|Liner Notes: Popov: Symphony no 6, Chamber Symphony / Chivzhel, USSR SO|
Most music-lovers are aware how the
Russian composer Modest Mussorgsky met
his death at the age of just 42: put bluntly, he
drank himself to death. Other composers,
however, met a similar fate too, and one of
these was Gavriil Nikolayevich Popov
(stressed on the second syllable).
The Soviet Composers' Union was never a teetotal organization, but Popov was certainly thirstier than average. His was a tragic case, because he could not come to terms with the spiritual climate of Stalinism. As early as the 1930s he justifiably felt threatened by the Stalinist organization 'Proletkult', and in 1948 he was among the composers who were singled out in the second purification of Soviet composers. Stalin's cultural thug, Andrei Zhdanov, gave two speeches at a 'Conference of Soviet Musicians'at the beginning of the year, presenting an urgent threat to 'formalist' composers. Along with Popov,he mentioned Shostakovich, Prokofiev, Myaskovsky, Khachaturian, Shebalin and Kabalevsky by name,and the same names (with the exception of Kabalevsky) figured soon afterwards in a Party decree. At that period people were often fetched from their houses at four in the morning,never to be seen again,and it is understandable that Popov tried to drink away this trauma. (The claim in Shostakovich's Memoirs that Kabalevsky managed to have his name exchanged for that of Popov- a story which probably comes from Solomon Volkov - is untrue; in Zhdanov's speech they were named one after the other.)
Popov possessed oneof the greatest Russian ompositionaltalentsof the twentieth century, and Shostakovich (for instance) had a very highopinion of his abilities. Popov's very extensive education included studies of the piano and composition (with Vladimir Shcherbachov, a Leningrad equivalent of Myaskovsky in Moscow); he also studied architecture and literary history at college level. Later he gave concerts as a pianist: in 1927, for example, he played Mozart's Concerto in E flat major for two pianos with Dmitri Shostakovich and the Leningrad Philharmonic Orchestra.( Together with Maria Yudina and two other pianists hefrequently performed Stravinsky's Les Noces.) Like many other Soviet composers,he wrote film music; indeed he worked on 38 films for the greatest Soviet directors,including Sergei Eisenstein. He also composed an opera (Alexander Nevsky),various cantatas and other works for voice and orchestra, five symphonies, chambermusic, songs and choruses.
Popov's Symphony No.6, Op. 99, was to be the last one he completed; at the time of his death only fragments of a seventh symphony were found. The work was written in 1969 (some sources give 1970) and bears as a subtitle the Russian adjective [-----------], which can be translated as 'festive' or 'holidaylike'. In view of its date of composition, it is possible that the work was composed for the 100th anniversary (in 1970) of the birth of Lenin. For such a sacred event in Communist circles, however, the piece might not have been solemn enough, and we must therefore consider the possibility that Popov had no special occasion in mind - it was not unusual for Soviet composers to write 'festive pieces' that were only later 'attached' to a particular event.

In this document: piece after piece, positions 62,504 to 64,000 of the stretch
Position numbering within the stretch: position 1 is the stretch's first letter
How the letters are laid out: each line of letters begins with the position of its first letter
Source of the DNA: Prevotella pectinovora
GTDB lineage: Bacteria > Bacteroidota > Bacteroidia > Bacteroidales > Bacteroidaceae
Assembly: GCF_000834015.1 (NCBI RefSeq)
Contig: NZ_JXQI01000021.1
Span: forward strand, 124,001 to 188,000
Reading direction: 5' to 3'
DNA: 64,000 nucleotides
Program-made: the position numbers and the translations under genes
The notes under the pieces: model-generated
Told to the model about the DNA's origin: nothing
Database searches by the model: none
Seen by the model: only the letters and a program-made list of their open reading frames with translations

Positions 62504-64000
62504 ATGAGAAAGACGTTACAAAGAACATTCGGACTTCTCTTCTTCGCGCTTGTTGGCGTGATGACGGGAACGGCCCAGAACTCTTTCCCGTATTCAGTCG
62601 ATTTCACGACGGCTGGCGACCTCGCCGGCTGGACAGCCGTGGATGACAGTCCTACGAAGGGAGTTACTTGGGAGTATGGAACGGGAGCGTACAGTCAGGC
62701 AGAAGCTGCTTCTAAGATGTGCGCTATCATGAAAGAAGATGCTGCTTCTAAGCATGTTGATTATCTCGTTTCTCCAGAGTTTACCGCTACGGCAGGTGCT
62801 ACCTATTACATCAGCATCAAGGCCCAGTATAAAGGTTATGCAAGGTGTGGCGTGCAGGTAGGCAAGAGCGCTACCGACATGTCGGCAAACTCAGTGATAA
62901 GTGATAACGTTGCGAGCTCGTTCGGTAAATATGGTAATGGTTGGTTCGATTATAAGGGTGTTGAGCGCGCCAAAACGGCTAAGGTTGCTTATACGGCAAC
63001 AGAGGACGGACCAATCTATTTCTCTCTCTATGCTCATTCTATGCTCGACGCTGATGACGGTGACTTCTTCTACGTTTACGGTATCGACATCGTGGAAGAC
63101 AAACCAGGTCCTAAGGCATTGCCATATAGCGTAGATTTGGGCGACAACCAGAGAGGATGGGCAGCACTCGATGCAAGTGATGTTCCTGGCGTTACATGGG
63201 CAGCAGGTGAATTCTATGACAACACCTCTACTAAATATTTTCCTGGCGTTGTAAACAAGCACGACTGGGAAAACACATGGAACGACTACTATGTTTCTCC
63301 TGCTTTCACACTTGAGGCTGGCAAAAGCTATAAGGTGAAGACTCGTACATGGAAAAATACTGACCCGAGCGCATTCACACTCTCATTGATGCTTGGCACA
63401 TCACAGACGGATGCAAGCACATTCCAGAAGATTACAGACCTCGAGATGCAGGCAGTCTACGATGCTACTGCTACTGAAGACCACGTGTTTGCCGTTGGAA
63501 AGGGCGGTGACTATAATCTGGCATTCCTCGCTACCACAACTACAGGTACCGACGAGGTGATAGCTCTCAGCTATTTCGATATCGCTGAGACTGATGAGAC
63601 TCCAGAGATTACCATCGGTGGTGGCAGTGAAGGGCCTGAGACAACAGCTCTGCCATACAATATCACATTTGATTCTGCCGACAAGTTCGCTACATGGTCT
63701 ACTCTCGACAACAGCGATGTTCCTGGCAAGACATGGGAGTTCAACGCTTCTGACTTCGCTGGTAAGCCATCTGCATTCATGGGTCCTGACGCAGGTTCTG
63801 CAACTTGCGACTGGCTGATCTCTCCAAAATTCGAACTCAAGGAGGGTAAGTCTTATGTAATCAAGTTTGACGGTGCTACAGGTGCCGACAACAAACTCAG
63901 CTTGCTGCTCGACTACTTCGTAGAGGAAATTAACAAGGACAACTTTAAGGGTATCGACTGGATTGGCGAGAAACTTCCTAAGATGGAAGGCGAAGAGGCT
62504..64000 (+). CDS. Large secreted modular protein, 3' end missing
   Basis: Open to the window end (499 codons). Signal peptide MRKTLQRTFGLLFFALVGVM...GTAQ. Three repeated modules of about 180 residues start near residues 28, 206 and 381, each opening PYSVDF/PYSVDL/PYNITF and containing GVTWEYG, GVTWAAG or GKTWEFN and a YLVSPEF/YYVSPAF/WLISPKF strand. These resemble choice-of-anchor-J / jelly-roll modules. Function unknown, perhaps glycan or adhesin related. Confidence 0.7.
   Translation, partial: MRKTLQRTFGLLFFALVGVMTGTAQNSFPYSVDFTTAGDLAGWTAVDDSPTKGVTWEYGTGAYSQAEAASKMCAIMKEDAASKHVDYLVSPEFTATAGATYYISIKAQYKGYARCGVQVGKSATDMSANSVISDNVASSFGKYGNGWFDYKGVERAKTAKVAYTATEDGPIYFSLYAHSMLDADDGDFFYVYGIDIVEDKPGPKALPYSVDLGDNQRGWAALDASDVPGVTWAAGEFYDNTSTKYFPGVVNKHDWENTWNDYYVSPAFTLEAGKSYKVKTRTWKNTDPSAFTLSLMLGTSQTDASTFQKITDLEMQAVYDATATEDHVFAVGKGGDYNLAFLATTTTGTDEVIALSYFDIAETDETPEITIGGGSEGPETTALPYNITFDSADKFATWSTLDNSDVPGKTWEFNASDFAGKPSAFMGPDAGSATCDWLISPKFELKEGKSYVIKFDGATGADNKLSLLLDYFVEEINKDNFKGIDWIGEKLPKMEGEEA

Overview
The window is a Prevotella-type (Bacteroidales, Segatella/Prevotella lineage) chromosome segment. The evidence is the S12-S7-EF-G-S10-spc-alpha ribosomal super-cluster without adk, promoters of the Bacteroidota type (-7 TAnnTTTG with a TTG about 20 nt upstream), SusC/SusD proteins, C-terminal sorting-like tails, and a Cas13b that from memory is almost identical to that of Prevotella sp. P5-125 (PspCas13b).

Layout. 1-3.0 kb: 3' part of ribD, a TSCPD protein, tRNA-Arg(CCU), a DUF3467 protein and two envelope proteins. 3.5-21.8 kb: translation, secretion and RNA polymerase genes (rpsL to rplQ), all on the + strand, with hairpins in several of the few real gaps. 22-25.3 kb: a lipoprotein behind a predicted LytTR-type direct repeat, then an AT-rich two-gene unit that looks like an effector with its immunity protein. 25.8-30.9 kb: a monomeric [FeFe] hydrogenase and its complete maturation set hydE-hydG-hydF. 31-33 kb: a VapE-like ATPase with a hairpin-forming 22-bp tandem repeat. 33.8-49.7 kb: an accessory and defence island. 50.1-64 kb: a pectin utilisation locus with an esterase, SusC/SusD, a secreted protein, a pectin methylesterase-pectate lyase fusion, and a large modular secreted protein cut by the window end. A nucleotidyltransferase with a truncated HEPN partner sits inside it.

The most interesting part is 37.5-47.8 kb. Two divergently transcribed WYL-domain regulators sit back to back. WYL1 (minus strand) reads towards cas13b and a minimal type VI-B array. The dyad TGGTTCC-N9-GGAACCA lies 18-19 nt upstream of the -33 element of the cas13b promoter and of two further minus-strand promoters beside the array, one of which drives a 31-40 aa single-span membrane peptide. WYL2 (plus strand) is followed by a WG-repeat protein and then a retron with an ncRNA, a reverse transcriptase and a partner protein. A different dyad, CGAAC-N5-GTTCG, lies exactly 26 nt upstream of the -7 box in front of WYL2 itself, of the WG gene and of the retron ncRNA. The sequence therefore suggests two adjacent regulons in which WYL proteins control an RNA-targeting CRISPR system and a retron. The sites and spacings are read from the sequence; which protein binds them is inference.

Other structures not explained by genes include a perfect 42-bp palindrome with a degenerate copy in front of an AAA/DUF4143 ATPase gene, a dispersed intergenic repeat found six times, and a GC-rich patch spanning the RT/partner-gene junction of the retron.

It is interesting to observe Popov's stylistic development with the benefit of hindsight. Whilst the Chamber Symphony (see below) fits in with a general trend of the 1920s, the First Symphony can be regarded as a 'Sturm und Drang' work, and the Second Symphony as a deeply-felt expression of wartime patriotism (both symphonies are available on OCD 576). The Sixth Symphony, in its turn, testifies to a maturity of style and an astonishing technical mastery.
Although the work consists of three sections, the boundaries between them are not very clear. It is therefore basically in a single movement beginning with a broad introduction - a proud, long-held theme Maestoso cantando in B flat major, played in unison by unaccompanied horns, fortissimo. The trombones take up the theme, still in B flat major, while the horns play counterpoint. The trumpets then enter in G major, at which point the tempo becomes faster and march-like. A sudden pause leads to an Allegro, in which the sound of bells contribute to the festive atmosphere alluded to in the sub-title; the quick main theme of this Allegro leads to an extremely virtuoso orchestral passage with particularly striking use of refined sound combinations such as flutes, piano, harps and muted brass. The subsidiary theme appears in the clarinet, somewhat slower but nevertheless also derived from the introductory theme. As this section progresses, its rustic character is strangely reminiscent of Bartok and Mahler simultaneously. The theme, playful at first, rises (with unusual power for a subsidiary theme) to a brief climax which is followed by an Oriental-sounding, rhapsodic transition. The woodwind instruments, led by the flute, now restate the main theme in a march-like manner, and there is a skilful development section. At the end of this passage, however, there is no recapitulation (this is not real sonata form); instead, the music ebbs slowly away and leads directly into the Largo cantabile. In this section the opening melody is given to muted strings (E major, but with bitonal touches), followed by a middle section in C major with a theme in full-bodied string chords. These two themes, both of which derive from the introductory motif of the symphony, are skilfully worked out before this relatively short section concludes with a melody from the horns. An accelerando leads into the Allegro vivace, which begins with an infectious fugue based on familiar thematic material. By means of its triad sequences and instrumentation, a slower section transports us to the atmosphere of the fairground scene in Stravinsky's Petrushka, and a sort of daredevil, virtuoso rhapsody begins. The composer here gives us a splendid display of refined orchestral sonorities during which, at unexpected places, the main theme keeps on resurfacing. The coda rocks like waves at sea, and from this the theme rises up in the brass to conclude the work on a radiant B flat, followed by a striking musical exclamation mark.